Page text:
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China, Taiwan firms accused of stealing DRAM secrets from US company Pixabay

A Chinese Government company and a private Taiwan firm have been accused of trying to steal trade secrets from US tech firm Micron Technology.

The US Department of Justice accused Fujian Jinhua Integrated Circuit and Taiwan's United Microelectronics of the theft, in an indictment issued on Thursday.

The US also launched a court case to prevent the two companies from exporting to the US any products made using the allegedly stolen trade secrets.

US attorney-general Jeff Sessions said: "Chinese economic espionage against the United States has been increasing, and it has been increasing rapidly.

"It is time for China to join the community of lawful nations. International trade has been good for China, but the cheating must stop."

The secrets in question related to dynamic random access memory chips, the production of which is dominated by Micron and two South Korean firms, Samsung and SK Hynix.

Sessions said: “Micron is worth an estimated US$100 billion and has a 20% to 25% share of the dynamic random access memory industry – a technology not possessed by the Chinese until very recently."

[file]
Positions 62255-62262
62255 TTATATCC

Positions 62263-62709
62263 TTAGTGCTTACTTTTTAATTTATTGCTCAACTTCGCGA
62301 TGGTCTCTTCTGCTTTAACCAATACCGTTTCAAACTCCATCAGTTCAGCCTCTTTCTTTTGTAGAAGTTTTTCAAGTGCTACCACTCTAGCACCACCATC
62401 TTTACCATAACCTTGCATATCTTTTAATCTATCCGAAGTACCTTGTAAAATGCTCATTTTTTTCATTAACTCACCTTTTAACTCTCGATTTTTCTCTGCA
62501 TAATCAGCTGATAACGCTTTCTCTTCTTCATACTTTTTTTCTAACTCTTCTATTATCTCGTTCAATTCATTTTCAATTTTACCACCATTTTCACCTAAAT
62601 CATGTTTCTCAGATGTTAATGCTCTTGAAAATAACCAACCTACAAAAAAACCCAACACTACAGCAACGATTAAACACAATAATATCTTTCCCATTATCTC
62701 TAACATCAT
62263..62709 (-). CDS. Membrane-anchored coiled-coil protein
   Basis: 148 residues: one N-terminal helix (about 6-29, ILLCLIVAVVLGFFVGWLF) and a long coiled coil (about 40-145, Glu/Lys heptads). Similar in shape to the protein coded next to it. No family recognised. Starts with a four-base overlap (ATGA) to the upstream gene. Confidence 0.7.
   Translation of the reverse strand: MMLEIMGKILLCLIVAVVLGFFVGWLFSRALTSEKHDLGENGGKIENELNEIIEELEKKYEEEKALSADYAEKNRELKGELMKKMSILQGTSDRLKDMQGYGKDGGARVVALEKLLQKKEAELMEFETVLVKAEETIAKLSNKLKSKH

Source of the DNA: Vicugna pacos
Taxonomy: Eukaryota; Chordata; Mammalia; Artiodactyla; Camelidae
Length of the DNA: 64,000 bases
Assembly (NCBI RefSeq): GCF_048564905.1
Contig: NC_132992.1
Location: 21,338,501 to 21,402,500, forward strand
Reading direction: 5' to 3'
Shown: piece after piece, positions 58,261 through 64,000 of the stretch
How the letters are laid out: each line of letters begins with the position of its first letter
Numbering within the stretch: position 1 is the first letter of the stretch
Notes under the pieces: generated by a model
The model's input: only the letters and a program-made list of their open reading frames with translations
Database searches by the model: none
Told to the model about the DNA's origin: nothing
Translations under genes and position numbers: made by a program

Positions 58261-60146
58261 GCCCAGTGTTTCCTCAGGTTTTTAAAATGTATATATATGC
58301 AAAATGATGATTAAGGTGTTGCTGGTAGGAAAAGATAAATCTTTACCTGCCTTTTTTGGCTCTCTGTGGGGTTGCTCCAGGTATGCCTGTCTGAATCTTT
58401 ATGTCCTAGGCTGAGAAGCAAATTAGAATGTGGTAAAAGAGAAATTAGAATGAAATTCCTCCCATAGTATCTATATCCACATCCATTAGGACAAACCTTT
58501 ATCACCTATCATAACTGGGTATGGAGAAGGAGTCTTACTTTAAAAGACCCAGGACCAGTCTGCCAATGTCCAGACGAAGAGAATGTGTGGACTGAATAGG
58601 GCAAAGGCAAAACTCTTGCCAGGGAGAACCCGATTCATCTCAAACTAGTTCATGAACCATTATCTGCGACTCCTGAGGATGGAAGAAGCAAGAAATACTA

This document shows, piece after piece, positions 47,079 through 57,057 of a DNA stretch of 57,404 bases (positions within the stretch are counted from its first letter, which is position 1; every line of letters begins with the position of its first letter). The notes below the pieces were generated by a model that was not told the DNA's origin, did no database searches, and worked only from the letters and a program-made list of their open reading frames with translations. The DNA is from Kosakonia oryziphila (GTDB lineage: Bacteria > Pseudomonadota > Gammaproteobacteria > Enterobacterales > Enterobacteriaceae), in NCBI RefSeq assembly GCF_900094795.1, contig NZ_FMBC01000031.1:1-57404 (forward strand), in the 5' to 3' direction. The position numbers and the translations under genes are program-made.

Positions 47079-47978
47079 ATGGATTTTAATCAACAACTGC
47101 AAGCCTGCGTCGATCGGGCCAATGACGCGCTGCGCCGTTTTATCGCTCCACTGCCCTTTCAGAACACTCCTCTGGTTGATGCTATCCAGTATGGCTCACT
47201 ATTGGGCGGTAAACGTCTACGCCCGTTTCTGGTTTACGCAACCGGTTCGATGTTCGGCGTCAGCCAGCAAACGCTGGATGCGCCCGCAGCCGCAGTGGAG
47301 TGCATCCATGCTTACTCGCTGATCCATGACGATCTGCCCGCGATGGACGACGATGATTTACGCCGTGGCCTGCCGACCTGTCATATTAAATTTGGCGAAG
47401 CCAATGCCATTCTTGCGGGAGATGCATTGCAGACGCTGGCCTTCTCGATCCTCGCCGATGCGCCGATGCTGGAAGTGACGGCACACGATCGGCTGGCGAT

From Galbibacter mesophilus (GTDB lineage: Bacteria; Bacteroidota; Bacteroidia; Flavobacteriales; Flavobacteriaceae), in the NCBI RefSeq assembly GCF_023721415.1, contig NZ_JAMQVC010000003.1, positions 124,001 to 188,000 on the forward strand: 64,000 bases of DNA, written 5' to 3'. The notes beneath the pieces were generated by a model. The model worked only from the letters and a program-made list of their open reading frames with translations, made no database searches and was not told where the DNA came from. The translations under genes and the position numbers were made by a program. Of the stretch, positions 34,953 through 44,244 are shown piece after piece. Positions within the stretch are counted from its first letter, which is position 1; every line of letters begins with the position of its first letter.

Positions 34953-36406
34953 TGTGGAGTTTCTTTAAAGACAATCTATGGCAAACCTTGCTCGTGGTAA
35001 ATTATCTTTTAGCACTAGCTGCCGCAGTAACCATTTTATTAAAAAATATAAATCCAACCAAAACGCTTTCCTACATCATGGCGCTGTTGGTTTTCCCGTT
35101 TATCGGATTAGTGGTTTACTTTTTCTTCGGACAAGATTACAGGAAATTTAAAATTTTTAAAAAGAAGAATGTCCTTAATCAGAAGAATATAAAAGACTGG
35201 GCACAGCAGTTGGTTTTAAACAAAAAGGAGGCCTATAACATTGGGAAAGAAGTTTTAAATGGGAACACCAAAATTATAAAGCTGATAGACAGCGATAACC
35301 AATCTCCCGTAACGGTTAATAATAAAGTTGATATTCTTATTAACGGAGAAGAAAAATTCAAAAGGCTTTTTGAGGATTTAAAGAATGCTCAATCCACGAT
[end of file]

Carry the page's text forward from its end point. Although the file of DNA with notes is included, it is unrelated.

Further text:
The three defendants were named as Taiwan nationals Chen Zhengkun, He Jianting, and Wang Yungming.

The indictment charged the defendants with being engaged in a conspiracy to steal the trade secrets of Micron Technology.

It claims Micron maintains a significant competitive advantage in this field due in large part from its intellectual property, including its trade secrets that include detailed, confidential information pertaining to the design, development, and manufacturing of advanced DRAM products.

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Sam Varghese

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Sam Varghese has been writing for iTWire since 2006, a year after the sitecame into existence. For nearly a decade thereafter, he wrote mostly about free and open source software, based on his own use of this genre of software. Since May 2016, he has been writing across many areas of technology. He has been a journalist for nearly 40 years in India (Indian Express and Deccan Herald), the UAE (Khaleej Times) and Australia (Daily Commercial News (now defunct) and The Age). His personal blog is titled Irregular Expression.

 

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